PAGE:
The opinion of the court was delivered by: DENNY CHIN
This is an action to recover damages for an alleged breach of an irrevocable letter of credit issued by defendant Bank of New York ("BONY") in favor of Dikarpa N.V. S.A. ("Dikarpa"), a company in liquidation pursuant to Belgian law. Defendant moves to dismiss or for partial summary judgment dismissing plaintiff's claim for anticipatory repudiation. For the reasons stated below, the motion is granted.
Plaintiff is the curator for Dikarpa which, prior to its bankruptcy, was in the business of designing, manufacturing and selling leather garments. In November 1989, Dikarpa entered into an agreement with Samsung America, Inc. ("Samsung") and Nadja International Trading Corporation ("Nadja") to sell over 7,000 leather garments to Samsung and Nadja, for the sum of $ 890,448 (the "Agreement"). To pay for the garments, Samsung opened an irrevocable letter of credit with BONY in the amount of $ 871,711 in favor of Dikarpa on or about December 12, 1989. The letter of credit, which was expressly made subject to the Uniform Customs and Practices for Documentary Credits (the "UCP"), permitted partial shipments of the garments and provided that payment for each shipment would be drawn against the letter of credit. Payment would be made upon the presentation of certain required documents within 15 days of the onboard date of the bill of lading. The letter of credit provided two deadlines for the shipping of different styles, January 20, 1990 and February 20, 1990. The letter of credit expired on March 11, 1990.
Plaintiff made its first shipment on or about January 24, 1990, and on January 30, 1990 submitted, through Bank Max Fischer C.V. ("BMF"), the draft required by the letter of credit for payment. The draft specified that the shipment was late and requested a release, or waiver, of that discrepancy. This draft was paid on or about February 14, 1990, notwithstanding the late shipment.
Dikarpa then submitted six drafts, on February 19, February 23 (two drafts), March 13 and March 23 (two drafts) for payment against the letter of credit for additional shipments. The discrepancies noted on the first four drafts were for "late shipment"; the last two also noted that the letter of credit had expired. As with the previous draft, Dikarpa requested waiver of these discrepancies and payment against the letter of credit.
Defendant did not respond to any of these six drafts nor to any inquiries made by BMF on Dikarpa's behalf. Finally, on March 26, 1990, defendant sent a telex to BMF's correspondent bank stating that its customer, Samsung, refused the first three drafts and that payment would not be made. The remaining drafts were refused on April 13 and May 15, 1990. The amount remaining on the letter of credit, after subtracting the six drafts which were never paid, is $ 628,014. These facts are not in dispute.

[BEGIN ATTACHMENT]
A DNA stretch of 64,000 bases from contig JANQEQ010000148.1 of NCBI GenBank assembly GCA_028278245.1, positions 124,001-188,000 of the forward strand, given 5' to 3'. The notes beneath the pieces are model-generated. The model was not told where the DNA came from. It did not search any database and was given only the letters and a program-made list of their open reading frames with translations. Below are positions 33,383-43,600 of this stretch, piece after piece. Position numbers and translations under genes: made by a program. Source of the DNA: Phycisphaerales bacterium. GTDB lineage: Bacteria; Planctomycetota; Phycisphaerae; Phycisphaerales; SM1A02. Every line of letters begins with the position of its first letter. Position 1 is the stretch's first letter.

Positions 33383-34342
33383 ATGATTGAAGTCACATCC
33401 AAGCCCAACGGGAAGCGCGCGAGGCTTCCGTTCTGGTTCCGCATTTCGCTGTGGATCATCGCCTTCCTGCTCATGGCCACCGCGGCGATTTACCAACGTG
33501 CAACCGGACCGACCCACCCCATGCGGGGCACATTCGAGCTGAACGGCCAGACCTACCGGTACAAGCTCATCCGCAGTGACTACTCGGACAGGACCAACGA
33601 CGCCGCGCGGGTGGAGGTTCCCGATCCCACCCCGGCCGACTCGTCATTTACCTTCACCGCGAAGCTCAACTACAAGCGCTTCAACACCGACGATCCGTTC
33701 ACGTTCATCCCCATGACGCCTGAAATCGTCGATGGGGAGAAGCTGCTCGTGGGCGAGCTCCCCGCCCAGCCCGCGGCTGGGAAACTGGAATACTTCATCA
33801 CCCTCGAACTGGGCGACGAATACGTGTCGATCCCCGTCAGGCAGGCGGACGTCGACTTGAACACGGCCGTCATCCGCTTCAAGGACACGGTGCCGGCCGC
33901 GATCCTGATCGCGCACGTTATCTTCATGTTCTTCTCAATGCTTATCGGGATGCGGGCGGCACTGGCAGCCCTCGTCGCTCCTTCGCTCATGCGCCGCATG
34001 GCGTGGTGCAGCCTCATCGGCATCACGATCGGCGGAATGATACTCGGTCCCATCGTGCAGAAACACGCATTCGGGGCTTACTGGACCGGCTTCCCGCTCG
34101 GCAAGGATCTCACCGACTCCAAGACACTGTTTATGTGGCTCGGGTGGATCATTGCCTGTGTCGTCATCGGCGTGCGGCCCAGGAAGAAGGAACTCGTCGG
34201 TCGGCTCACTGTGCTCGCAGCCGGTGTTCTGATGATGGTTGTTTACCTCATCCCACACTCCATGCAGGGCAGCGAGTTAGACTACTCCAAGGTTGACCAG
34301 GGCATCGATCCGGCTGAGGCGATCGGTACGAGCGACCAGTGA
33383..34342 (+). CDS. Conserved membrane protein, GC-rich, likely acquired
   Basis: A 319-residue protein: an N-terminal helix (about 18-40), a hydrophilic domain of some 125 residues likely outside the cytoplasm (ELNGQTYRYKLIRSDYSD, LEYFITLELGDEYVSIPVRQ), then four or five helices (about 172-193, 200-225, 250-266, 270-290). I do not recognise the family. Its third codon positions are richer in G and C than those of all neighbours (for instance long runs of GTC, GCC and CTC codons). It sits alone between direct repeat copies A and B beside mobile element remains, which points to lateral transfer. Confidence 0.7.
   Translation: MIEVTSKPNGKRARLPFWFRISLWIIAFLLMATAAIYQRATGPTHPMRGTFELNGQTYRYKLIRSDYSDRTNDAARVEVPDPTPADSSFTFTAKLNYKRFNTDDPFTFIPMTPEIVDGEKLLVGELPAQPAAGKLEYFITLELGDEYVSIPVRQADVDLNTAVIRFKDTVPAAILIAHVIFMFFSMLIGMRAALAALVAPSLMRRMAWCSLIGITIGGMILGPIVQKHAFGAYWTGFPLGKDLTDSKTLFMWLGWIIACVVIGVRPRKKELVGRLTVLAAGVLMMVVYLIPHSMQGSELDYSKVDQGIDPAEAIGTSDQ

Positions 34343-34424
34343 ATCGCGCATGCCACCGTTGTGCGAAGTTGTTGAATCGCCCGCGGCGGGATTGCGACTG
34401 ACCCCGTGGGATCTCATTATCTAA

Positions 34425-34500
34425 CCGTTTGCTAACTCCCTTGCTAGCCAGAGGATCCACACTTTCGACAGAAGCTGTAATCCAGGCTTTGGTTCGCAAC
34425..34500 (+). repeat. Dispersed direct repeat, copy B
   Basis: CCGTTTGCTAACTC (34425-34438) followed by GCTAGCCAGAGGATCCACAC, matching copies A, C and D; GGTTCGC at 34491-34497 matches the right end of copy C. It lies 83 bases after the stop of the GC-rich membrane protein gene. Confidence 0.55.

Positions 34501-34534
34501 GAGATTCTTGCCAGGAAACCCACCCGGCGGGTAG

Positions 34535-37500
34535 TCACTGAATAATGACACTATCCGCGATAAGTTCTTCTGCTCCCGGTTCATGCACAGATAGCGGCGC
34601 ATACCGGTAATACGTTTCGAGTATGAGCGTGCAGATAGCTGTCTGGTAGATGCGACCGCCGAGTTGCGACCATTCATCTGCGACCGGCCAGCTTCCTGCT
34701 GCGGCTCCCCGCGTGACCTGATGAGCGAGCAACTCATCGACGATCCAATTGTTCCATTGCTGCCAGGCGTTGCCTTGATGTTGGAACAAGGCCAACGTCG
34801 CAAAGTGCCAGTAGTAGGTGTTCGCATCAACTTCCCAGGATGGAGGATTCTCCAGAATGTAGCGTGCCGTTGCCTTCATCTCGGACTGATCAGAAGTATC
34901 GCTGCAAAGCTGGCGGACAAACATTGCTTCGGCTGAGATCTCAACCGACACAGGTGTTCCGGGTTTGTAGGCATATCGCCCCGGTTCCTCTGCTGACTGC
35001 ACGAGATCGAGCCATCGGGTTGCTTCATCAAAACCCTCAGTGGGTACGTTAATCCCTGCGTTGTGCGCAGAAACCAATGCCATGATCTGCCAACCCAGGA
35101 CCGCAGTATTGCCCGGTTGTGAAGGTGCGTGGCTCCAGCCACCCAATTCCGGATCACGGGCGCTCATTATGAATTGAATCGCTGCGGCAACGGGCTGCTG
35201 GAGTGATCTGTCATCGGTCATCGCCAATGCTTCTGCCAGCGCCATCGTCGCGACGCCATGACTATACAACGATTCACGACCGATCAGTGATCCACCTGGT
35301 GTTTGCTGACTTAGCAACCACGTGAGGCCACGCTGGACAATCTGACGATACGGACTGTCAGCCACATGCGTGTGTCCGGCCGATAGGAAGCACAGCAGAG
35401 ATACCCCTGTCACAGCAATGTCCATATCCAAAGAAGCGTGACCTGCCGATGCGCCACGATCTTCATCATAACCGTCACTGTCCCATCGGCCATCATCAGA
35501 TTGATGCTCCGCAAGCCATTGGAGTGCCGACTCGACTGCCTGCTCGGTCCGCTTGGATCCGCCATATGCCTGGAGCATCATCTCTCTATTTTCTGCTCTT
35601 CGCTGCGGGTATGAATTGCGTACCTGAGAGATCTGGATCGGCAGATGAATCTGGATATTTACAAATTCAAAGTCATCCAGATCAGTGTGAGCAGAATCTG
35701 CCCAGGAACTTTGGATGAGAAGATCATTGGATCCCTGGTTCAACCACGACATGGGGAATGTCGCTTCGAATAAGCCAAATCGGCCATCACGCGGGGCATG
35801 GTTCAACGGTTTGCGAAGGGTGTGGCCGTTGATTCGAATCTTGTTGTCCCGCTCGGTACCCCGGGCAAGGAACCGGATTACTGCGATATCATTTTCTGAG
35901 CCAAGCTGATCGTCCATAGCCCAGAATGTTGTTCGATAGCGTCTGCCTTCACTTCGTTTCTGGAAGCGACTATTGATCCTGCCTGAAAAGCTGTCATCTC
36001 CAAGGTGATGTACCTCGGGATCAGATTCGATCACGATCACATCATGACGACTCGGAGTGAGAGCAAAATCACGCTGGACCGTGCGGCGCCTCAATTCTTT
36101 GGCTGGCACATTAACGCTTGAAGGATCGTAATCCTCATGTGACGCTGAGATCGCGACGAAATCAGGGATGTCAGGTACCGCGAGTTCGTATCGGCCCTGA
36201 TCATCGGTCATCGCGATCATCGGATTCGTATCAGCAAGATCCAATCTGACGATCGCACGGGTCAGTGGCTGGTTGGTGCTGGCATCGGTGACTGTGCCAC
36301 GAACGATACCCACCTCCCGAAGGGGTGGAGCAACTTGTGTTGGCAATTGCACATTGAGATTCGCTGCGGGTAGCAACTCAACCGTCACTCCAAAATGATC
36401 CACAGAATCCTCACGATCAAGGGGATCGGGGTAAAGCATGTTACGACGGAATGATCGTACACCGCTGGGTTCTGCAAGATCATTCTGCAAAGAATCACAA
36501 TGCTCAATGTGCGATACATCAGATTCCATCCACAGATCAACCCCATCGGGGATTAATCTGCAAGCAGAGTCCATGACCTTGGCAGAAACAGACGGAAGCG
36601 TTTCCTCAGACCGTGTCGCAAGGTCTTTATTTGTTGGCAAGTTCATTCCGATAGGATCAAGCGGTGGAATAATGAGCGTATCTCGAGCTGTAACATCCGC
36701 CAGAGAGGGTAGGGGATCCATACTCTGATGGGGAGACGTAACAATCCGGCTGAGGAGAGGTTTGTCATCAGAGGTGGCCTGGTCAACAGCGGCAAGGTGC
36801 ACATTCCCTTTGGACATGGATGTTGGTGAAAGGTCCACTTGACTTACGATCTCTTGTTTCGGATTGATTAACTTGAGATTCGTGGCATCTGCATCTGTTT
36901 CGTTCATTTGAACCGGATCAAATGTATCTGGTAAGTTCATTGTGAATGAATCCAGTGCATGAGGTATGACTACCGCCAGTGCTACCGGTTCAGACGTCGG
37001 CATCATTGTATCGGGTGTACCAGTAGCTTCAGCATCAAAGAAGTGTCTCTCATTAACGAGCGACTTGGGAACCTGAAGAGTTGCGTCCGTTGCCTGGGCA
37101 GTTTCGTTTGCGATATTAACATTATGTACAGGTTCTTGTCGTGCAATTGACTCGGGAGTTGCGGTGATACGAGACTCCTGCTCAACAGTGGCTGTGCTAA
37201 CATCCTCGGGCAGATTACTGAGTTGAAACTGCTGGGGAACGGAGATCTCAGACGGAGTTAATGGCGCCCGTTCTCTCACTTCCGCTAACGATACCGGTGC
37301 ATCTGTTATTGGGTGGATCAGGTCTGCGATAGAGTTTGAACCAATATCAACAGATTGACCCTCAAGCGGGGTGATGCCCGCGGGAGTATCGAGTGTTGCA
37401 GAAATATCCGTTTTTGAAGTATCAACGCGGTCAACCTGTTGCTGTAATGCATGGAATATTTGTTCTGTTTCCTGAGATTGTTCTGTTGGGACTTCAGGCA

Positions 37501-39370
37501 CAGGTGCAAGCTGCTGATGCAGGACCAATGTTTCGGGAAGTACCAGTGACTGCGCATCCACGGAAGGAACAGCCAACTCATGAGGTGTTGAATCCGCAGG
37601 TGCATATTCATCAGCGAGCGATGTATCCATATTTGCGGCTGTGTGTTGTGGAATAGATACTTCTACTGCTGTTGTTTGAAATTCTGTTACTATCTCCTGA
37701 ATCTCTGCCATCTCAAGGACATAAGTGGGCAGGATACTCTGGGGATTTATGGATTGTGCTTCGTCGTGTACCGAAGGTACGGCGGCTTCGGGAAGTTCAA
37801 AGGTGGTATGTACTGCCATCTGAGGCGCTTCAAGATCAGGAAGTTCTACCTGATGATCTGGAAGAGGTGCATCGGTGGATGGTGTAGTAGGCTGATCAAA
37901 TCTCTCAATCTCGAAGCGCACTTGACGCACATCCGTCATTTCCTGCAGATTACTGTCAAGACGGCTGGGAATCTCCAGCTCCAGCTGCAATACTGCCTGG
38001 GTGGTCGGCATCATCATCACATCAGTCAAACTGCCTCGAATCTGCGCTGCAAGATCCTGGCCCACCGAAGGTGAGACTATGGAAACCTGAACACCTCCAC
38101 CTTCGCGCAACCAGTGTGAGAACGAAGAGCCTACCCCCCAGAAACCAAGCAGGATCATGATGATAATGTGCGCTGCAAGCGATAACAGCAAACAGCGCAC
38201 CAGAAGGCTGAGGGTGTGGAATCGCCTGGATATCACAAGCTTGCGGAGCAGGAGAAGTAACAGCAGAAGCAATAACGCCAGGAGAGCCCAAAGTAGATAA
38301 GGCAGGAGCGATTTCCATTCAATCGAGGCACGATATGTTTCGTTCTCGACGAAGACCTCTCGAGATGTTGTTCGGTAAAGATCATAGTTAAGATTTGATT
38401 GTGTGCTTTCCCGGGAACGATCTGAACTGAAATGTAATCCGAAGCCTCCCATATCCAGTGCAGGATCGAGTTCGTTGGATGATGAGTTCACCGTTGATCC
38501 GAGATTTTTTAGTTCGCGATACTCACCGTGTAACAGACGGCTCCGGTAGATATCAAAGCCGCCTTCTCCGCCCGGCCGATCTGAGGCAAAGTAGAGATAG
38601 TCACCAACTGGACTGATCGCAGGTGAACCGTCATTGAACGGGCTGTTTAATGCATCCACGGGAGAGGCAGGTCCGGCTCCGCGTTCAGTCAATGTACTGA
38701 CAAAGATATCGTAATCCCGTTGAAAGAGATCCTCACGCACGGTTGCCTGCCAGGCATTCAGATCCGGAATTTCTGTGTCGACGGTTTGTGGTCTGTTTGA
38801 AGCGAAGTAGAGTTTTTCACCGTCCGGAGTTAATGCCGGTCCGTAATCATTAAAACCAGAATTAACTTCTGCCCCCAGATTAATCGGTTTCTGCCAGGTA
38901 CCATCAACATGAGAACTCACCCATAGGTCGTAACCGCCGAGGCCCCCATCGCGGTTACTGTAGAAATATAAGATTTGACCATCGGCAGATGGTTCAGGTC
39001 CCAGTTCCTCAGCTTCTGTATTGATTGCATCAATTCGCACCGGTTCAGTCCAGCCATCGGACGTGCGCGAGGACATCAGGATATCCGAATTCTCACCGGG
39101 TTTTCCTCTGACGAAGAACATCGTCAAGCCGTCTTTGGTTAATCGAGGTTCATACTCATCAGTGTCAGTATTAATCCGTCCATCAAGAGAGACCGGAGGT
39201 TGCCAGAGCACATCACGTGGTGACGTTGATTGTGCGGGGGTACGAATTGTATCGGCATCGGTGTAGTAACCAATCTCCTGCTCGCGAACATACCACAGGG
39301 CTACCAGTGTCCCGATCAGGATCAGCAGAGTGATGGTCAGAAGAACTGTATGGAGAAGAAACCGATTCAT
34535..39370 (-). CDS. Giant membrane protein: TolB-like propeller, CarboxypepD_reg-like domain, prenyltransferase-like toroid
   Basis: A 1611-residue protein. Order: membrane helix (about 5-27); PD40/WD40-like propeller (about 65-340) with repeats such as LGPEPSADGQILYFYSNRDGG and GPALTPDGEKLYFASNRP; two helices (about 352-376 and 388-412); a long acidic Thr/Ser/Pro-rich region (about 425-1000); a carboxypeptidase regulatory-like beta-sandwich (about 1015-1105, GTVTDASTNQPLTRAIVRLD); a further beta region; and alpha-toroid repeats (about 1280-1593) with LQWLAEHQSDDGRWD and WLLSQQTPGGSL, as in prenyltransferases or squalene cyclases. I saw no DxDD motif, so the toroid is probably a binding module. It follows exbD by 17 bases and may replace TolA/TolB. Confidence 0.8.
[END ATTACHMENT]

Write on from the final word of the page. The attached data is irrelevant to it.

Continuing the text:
Plaintiff maintains that there was a disparity between the letter of credit and the Agreement concerning the delivery dates for the garments: the Agreement required delivery to be made between December 15, 1989 and April 15, 1990, not by February 20, 1990. Plaintiff alleges that although Dikarpa ceased shipping on March 26, 1990 because it was insecure about whether it would be paid, Dikarpa had already purchased the raw materials and assembled the leather garments as required by the Agreement. Defendant asserts that it did not pay Dikarpa against the letter of credit because Samsung refused to waive the discrepancies contained in the drafts.
Since the parties submitted documents in support and in opposition to defendant's motion, I will treat defendant's motion as one for summary judgment. The standards applicable to motions for summary judgment are well-settled. A court may grant summary judgment only where there is no genuine issue of material fact and the moving party is therefore entitled to judgment as a matter of law. See Fed. R. Civ. P. 56(c). Accordingly, the court's task is not to "weigh the evidence and determine the truth of the matter but [to] determine whether there is a genuine issue for trial." Anderson v. Liberty Lobby Inc., 477 U.S. 242, 249, 106 S. Ct. 2505, 2511, 91 L. Ed. 2d 202 (1986).
To succeed on a claim for anticipatory repudiation of a letter of credit, plaintiff must be able to show that: 1) defendant clearly demonstrated its intent not to continue with performance, and 2) plaintiff was ready, willing, and able to perform its obligations under the contract, i.e., the letter of credit.
See Decor by Nikkei International, Inc. v. Federal Republic of Nigeria, 497 F. Supp. 893, 906-07 (S.D.N.Y. 1980), aff'd, 647 F.2d 300 (2d Cir. 1981), cert. denied, 454 U.S. 1148, 102 S. Ct. 1012, 71 L. Ed. 2d 301 (1982); Ross Bicycles Inc. v. Citibank, N.A., 200 A.D.2d 379, 380, 606 N.Y.S.2d 192, 193 (1st Dep't 1994); see also John F. Dolan, The Law of Letters of Credit, P 9.02 at 9-7.
I do not need to analyze the first prong, however, since plaintiff, by its own admissions, cannot show the ability to perform its obligations under the letter of credit. The six drafts that were presented to defendant were discrepant and any additional drafts that would have been presented would have been similarly discrepant since the letter of credit had expired. While discrepant drafts are routinely honored, neither defendant nor Samsung was required to accept nonconforming drafts. See Alaska Textile Co., Inc. v. Chase Manhattan Bank, 982 F.2d 813, 816, 824 (2d Cir. 1992) (noting that while "the terms and conditions of a letter of credit must be strictly adhered to," "in ...